FIG. 4 is a side cross-sectional view of the sleeve portion of the embodiment of FIG. 1.

FIG. 5 is a projection view of the nozzle housing of the embodiment of FIG. 2.

FIG. 6 is a lengthwise cross-sectional view of the FIG. 5 nozzle housing.

FIGS. 7A, 7B, and 7C are the top, side and frontal views, respectively, of the key used with the FIG. 2 embodiment.

FIG. 8 is a frontal view of the locking mechanism portion of the embodiment of FIG. 2.

FIG. 9 is a projection view of the base portion of the FIG. 2 embodiment showing the piston head.

FIG. 10 is a vertical cross-sectional view of the FIG. 9 piston head.

FIG. 11 is a cross-sectional view of a striping mechanism useful with the embodiment of FIG. 1.

FIG. 12A is a partial cutaway frontal view of a striping nozzle.

FIG. 12B is a side cross-sectional view of the nozzle of FIG. 12A.

FIG. 13 is a top view of a cap and nozzle arrangement for a dual-cavity embodiment of the invention.

FIG. 14 is a side cross-sectional view of the nozzle arrangement of FIG. 13.

FIG. 15 is an exploded projection view of a pump-type three-cavity embodiment of the invention.

FIG. 16 is a cross-sectional view of an alternate embodiment of the outlet means for a dispenser of the present invention.

FIG. 17 is a perpendicular cross-section of the

FIG. 16 outlet means.

FIG. 18 is a side view of an alternate two piece outlet assembly.

FIG. 19 is a cross-sectional view of the FIG. 18 outlet assembly.

FIG. 20 is an enlarged interior end view of the nozzle member of the outlet of FIG. 18.

DETAILED DESCRIPTION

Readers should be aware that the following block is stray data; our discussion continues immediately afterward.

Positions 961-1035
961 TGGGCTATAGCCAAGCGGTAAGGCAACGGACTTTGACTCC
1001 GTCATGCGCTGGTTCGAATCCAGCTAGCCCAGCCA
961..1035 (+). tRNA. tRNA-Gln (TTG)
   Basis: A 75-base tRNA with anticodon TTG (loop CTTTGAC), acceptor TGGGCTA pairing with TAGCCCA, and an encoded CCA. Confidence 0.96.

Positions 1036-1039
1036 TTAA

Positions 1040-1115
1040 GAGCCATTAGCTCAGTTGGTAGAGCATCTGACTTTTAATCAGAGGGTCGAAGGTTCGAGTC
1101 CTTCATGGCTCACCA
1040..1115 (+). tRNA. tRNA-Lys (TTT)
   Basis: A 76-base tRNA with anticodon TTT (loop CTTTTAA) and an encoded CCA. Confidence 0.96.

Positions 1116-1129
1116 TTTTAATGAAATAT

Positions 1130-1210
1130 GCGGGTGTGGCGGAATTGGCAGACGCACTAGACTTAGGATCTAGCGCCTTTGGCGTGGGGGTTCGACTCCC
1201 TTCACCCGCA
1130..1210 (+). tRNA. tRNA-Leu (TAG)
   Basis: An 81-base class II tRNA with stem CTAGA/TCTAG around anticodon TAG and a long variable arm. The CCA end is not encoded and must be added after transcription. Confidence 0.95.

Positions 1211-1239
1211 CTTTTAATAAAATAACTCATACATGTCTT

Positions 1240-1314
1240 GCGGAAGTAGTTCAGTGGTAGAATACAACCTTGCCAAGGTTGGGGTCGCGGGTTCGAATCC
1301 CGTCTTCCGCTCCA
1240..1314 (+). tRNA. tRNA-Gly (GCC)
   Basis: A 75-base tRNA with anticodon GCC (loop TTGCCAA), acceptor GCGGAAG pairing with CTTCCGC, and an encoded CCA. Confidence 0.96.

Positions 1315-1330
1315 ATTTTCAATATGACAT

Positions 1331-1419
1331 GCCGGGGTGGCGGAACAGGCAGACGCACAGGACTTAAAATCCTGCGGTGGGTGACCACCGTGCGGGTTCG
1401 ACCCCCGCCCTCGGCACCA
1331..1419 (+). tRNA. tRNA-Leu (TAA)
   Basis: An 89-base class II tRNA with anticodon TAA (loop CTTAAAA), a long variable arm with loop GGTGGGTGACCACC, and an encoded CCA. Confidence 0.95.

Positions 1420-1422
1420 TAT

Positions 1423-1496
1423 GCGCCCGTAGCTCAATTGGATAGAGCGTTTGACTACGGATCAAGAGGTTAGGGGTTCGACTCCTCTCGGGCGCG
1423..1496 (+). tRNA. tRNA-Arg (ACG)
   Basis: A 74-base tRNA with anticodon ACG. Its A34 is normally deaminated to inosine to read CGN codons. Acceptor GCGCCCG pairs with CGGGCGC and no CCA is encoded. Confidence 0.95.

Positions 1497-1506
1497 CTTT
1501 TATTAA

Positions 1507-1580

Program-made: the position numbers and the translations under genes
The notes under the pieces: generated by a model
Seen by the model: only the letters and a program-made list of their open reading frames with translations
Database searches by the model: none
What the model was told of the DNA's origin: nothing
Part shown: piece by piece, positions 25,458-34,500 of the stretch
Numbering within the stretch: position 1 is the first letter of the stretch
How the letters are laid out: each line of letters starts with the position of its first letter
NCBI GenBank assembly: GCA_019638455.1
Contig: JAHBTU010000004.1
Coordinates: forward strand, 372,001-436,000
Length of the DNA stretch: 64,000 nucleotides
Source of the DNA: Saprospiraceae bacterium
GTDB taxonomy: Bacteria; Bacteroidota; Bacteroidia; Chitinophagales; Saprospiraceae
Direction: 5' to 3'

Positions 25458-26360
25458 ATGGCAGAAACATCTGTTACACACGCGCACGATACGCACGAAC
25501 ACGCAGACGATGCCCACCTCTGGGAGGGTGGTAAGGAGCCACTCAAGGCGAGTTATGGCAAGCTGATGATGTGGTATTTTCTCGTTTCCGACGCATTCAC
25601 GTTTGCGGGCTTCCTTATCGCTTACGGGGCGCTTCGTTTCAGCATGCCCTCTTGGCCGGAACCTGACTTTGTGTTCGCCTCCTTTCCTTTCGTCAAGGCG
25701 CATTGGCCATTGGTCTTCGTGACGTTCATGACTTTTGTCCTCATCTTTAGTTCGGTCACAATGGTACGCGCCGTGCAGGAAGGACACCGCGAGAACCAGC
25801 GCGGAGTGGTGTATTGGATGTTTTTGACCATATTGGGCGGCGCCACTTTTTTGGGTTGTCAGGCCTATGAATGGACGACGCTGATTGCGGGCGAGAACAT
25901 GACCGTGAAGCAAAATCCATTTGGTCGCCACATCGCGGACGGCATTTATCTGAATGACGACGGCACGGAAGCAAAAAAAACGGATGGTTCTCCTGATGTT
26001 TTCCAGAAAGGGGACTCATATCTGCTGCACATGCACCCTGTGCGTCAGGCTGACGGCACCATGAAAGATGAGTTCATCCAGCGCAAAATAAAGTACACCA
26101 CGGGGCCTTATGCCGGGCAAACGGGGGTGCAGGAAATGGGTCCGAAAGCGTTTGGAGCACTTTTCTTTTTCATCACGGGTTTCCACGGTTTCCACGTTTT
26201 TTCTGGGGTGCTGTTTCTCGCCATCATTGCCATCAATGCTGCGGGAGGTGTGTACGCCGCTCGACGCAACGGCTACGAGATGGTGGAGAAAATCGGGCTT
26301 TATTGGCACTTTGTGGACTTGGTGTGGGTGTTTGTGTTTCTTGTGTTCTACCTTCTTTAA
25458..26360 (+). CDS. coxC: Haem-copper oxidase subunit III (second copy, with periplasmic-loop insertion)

One embodiment of a device according to the invention will first be described as a "syringe version" for dispensing two materials, with reference to FIGS. 1, 3 and 4. A rigid sleeve 2 has two parallel hollow cylinders 4 separated by a rigid barrier 6. The two cylinders 4 each contain one of two reactive flowable materials 8, 9. The sleeve 2 is open at its bottom 10 to telescopically and slidingly accommodate a pair of parallel pistons 12 which conform to ride sealingly within the inner walls 14 of the cylinders 4. The pistons 12 are fixed to a multi-function base 15 which provides leverage for hand dispensing and which permits the device to stand upright when not in use. Furthermore, the base rigidly retains the pistons so as to provide for the smooth, equal and simultaneous movement of the two pistons into the cylinders during operation. The piston heads 16 should substantially conform to the shape of the upper closed portion 18 of the sleeve 2 so as to efficiently dispense the entire contents 8, 9 of the package. To accomplish this, the heads 16 may be of a hemispherical or other rounded shape. In the embodiment illustrated, the piston heads 16 are fabricated of a pliable material and include sealing rings 17 which press against the cylinder walls to provide a seal. A lower cylindrical extension 19 of the piston head 16 is received into the hollow end of each piston 12 and has a locking lip to retain it fixedly therein.